Koroška dijaška zveza – KDZ (Carinthian Slovenes)
Number of minority members
In the south of Carinthia/Austria (mainly Rosental/Rož, Gailtal/Zilja and Jaunal/Podjuna)
The KDZ is a platform for political and cultural work – especially for young members of the Carinthian Slovenian minority (students between the age of 14 and 20 years). The KDZ organizes concerts, seminars and lectures and is keen on preserving the Slovenian language. By being a member of KDZ, youngsters should get to know more about the structures of the Carinthian Slovenes.
Settlement on the East Alps by the Alpine Slavs about 550. As a result, the independent Slavian dukedom Carinthia was established, which was integrated into the Franconian Empire in 828, during which the Slavian princes were substituted by the Bavarian- Franconians. In 1335 this territory was taken by the Habsburgs. The first book in Slovenian, the “Catechismus“, was published in 1551 by Primož Trubar. During the nineteenth century, the national self-awareness of the Slovenians was roused, and it came to the foundation of the first associations. The schools up to this time uniquely Slovenian, lead by clericals had been substituted by bilingual schools in 1891. After the collapse of the monarchy in Austria-Hungary, in 1918 the Kingdom of Serbians, Croats and Slovenians (SHS) was founded. Between 1918 and 1919 it came to a border war between the newly founded SHS-kingdom and the Austrian Republic. Finally the border dispute was ended by the plebicite of 10.10.1920, in which the majority favored Austria. After Austria joined Hitler-Germany (1938), the use of the Slovenian language in public became forbidden, Slovenian associations closed down and Slovenian teachers and priests were banished. In 1942, more than 1200 Carinthian Slovenians had been deported. At the same time it came to an armed resistance of Carinthian Slovenians against the NSRegime. In 1955 the Austrian State Convention (Staatsvertrag) was signed, in which article 7 contains the regulations for the protection of minorities which have not been carried out up to now. By reason of the 1959 proclaimed minorities-protection-law, children must be expressionly enrolled for bilingual education (until 1958 bilingual education was obligatory). With the signpost-law (Ortstafelgesetz) 1972 bilingual inscriptions on the topographical signs had been decreed, and partly established, but then in the so-called “Ortstafelsturm“, removed by national German-Carinthians. As a result of the politically strained relations, a restrictive ethnic group law was agreed on in 1976, which is still in power. Since the amendment of the minorities-school-law in 1988, pupils in South Carinthian have been divided into bilingual and German-speaking classes. A comparison between the census in 1980 and today shows an high grade of assimilation: at that time 85.051 persons in the same area declared themselves as members of the Slovenian ethnic group.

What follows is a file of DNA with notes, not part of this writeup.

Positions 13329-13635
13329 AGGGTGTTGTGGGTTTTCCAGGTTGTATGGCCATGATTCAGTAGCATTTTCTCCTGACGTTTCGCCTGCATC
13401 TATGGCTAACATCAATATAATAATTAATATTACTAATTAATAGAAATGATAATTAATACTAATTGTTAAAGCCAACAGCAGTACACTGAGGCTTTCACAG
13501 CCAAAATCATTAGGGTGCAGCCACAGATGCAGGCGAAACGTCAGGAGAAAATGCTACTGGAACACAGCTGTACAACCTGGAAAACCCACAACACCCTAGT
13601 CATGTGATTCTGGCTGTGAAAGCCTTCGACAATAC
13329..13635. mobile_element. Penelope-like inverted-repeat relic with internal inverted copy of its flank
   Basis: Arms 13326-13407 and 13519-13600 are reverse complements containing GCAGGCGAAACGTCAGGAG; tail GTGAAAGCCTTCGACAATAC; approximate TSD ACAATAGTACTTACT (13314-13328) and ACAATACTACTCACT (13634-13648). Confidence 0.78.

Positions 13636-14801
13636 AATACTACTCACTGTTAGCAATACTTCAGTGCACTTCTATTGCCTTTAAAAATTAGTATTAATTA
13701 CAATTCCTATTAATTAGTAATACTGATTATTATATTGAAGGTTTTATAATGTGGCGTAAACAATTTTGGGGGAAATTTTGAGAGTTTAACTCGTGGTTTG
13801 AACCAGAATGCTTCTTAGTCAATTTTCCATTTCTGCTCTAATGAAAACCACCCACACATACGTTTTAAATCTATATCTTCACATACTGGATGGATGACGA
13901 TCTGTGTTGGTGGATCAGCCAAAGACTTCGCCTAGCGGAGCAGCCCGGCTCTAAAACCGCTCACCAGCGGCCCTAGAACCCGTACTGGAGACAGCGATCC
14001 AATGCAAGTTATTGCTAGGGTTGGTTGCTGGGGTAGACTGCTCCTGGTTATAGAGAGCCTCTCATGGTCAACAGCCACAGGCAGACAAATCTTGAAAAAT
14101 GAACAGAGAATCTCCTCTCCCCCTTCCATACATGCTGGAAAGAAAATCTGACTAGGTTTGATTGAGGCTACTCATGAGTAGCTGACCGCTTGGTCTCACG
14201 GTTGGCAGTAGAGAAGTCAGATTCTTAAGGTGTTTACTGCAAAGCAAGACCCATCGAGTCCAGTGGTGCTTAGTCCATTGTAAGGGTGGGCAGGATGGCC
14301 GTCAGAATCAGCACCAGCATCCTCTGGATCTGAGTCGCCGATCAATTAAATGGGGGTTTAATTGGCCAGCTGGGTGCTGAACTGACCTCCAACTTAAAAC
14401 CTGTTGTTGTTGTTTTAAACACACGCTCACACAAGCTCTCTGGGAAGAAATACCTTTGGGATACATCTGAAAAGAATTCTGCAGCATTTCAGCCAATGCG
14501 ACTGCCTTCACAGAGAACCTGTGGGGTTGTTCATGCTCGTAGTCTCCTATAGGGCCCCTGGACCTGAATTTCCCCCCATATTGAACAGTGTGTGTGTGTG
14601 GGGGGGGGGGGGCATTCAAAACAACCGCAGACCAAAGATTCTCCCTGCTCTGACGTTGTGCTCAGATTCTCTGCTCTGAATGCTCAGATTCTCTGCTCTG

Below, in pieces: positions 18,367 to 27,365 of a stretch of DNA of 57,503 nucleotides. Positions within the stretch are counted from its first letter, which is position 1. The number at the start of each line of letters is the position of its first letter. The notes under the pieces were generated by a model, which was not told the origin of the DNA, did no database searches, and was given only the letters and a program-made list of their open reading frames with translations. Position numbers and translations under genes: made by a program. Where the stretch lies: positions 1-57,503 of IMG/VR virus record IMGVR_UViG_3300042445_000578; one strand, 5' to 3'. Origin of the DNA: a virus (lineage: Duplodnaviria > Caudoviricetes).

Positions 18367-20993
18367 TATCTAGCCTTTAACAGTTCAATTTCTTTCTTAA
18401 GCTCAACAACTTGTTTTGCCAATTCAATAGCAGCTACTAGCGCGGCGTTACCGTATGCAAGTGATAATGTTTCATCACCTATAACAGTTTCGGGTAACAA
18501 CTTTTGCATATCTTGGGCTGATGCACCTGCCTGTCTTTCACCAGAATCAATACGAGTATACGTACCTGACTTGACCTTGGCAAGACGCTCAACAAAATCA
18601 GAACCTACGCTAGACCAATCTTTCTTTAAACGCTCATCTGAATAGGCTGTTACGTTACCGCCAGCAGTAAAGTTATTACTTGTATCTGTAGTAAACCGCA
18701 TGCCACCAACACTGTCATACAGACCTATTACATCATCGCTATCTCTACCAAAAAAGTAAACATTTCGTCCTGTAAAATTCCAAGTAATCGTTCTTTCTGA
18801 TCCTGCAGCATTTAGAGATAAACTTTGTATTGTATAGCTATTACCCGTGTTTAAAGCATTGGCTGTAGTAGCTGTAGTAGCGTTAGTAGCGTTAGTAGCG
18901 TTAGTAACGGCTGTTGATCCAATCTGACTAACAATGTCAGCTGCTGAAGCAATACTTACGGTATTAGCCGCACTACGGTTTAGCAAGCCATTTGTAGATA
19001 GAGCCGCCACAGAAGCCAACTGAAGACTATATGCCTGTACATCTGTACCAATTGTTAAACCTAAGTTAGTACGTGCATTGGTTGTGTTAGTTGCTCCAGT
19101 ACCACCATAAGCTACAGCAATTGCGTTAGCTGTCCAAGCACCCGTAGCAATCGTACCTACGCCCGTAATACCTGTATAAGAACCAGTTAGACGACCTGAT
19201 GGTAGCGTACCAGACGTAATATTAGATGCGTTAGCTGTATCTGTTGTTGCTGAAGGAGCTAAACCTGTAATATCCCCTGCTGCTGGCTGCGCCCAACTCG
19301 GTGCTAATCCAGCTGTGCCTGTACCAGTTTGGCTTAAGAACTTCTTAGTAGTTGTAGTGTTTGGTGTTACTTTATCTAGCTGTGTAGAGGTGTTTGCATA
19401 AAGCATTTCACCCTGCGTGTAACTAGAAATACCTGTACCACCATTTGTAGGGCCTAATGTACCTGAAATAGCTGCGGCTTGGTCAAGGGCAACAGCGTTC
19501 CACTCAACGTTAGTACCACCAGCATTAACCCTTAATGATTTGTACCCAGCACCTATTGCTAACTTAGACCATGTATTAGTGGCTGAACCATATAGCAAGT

Special customs and traditions
The Carinthian Slowenes have a large and rich tradition in singing, theater and tamburizza. There are a lot of cultural organizations, which evolved very well the last few years.
Carinthian Slovenes have a lot of dialects. Sometimes it can happen, that two members can’t understand each other.
“If two Carinthian Slovenes meet, they form three representative organizations”.